February 23, 2022
When you got married, you knew it was for “better or worse.” But you might not know about laws that hold you responsible if your spouse cheats on a tax return.
Married couples filing jointly should be aware that:
- You are both responsible for tax, interest and penalties — even after a divorce or the death of a spouse.
- The IRS may hold you responsible for all the tax due even if there is a divorce decree stating that your ex-spouse is accountable for previous joint returns.
- You can be liable for tax even if none of the income on a tax return is attributed to you.
To illustrate how the law works, let’s say you have a wage-earning job and your spouse is self-employed. You file joint tax returns.
Next year, you get divorced and a year later, the IRS audits your tax return. Your ex-spouse is nowhere to be found and auditors determine that he or she didn’t report all the income from the business.
What Could Happen?
You are generally liable for paying the tax due, plus interest and any penalties. Your wages can be seized by the IRS even if you paid every penny owed on your share of the family income.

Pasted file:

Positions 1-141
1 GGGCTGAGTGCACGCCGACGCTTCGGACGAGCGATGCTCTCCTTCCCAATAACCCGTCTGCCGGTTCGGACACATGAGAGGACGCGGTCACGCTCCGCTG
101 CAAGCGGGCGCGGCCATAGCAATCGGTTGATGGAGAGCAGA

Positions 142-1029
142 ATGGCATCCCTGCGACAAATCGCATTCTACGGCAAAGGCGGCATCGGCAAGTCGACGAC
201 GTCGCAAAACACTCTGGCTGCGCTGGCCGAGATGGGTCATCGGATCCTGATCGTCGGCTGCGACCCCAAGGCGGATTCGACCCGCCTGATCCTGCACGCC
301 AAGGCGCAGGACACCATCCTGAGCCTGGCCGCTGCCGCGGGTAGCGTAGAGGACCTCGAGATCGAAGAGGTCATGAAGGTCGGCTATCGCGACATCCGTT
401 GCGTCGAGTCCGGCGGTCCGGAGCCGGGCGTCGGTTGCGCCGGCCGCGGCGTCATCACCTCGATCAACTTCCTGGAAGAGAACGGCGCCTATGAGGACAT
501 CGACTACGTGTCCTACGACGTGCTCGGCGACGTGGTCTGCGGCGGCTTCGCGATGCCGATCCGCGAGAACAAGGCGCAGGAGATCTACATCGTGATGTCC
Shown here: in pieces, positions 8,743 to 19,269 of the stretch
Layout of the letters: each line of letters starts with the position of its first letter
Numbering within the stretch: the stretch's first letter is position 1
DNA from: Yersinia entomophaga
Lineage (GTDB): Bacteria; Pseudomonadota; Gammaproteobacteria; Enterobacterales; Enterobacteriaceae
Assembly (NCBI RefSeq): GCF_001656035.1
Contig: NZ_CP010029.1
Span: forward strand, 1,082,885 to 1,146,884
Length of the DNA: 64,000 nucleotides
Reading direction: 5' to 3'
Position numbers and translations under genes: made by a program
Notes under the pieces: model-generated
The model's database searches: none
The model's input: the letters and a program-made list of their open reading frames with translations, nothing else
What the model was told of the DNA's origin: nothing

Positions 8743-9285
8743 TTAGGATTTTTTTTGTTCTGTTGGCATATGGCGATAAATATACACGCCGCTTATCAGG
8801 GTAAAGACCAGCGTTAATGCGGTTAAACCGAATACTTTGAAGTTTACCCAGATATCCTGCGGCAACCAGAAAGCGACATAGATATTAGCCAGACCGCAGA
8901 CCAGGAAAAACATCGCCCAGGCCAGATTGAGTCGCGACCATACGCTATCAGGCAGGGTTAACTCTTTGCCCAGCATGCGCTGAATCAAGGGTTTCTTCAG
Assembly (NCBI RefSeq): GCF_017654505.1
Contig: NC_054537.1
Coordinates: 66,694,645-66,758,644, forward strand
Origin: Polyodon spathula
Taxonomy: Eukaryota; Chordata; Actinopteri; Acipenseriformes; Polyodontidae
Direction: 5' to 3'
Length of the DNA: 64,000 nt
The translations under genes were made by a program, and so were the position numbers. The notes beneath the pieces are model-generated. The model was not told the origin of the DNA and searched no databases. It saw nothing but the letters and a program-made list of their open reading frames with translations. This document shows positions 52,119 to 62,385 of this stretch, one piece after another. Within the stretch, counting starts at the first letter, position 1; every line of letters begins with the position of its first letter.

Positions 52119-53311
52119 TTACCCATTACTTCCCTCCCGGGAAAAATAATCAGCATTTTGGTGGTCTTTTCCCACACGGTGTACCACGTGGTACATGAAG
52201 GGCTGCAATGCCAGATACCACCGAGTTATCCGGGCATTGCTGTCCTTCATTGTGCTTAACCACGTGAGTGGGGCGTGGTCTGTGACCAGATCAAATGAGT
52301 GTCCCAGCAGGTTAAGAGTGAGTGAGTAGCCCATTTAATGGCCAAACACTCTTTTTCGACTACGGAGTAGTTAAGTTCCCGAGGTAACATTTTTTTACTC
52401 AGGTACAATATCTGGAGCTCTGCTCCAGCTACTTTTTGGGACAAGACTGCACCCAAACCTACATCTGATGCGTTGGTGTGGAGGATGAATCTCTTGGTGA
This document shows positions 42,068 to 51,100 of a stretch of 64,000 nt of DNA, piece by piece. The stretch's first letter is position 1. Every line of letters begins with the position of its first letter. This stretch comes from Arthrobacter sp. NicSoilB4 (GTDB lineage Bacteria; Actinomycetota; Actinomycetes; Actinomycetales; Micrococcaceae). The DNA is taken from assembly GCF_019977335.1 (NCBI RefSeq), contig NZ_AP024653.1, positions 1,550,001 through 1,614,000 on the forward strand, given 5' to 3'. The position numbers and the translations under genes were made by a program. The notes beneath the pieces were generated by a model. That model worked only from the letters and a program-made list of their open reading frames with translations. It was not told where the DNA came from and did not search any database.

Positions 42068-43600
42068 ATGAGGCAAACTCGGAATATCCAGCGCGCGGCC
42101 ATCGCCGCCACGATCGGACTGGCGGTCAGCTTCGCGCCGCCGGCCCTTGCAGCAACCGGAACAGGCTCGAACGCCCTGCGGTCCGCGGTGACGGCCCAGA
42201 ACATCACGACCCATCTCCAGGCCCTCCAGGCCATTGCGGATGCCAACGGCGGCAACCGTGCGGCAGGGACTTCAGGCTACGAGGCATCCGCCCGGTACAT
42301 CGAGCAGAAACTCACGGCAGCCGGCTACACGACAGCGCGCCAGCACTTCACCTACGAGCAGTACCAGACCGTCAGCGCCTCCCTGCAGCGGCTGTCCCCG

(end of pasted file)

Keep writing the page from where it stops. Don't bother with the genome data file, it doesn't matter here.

Fortunately, there may be a way to get off the hook. In some situations, the tax law provides “innocent spouse” relief if you can prove:
- There is a substantial understatement of tax attributable to the grossly erroneous items of your spouse or ex-spouse.
- The hidden income belonged to your ex-spouse and you didn’t benefit from it.
- You didn’t know or have reason to know about the understatement.
- It would be inequitable to hold you liable.
In January of 2012, the IRS released proposed streamlined procedures that make it easier to obtain equitable relief. In addition, the new guidelines includes an exception to the requirement that items must be attributable to the ex-spouse when that spouse’s fraud is the cause of the understatement or deficiency.
Be aware that the IRS is required to notify an ex-spouse that relief has been requested so that he or she can elect to participate. There are no exceptions, even for victims of domestic violence.
Advice: Don’t count on innocent spouse relief if you know your spouse is cheating on tax returns. The IRS often denies relief.
Consider filing separate tax returns — especially if you’re in the process of a divorce. It may save you a bundle in the future. For more information about your situation, consult with your tax advisor.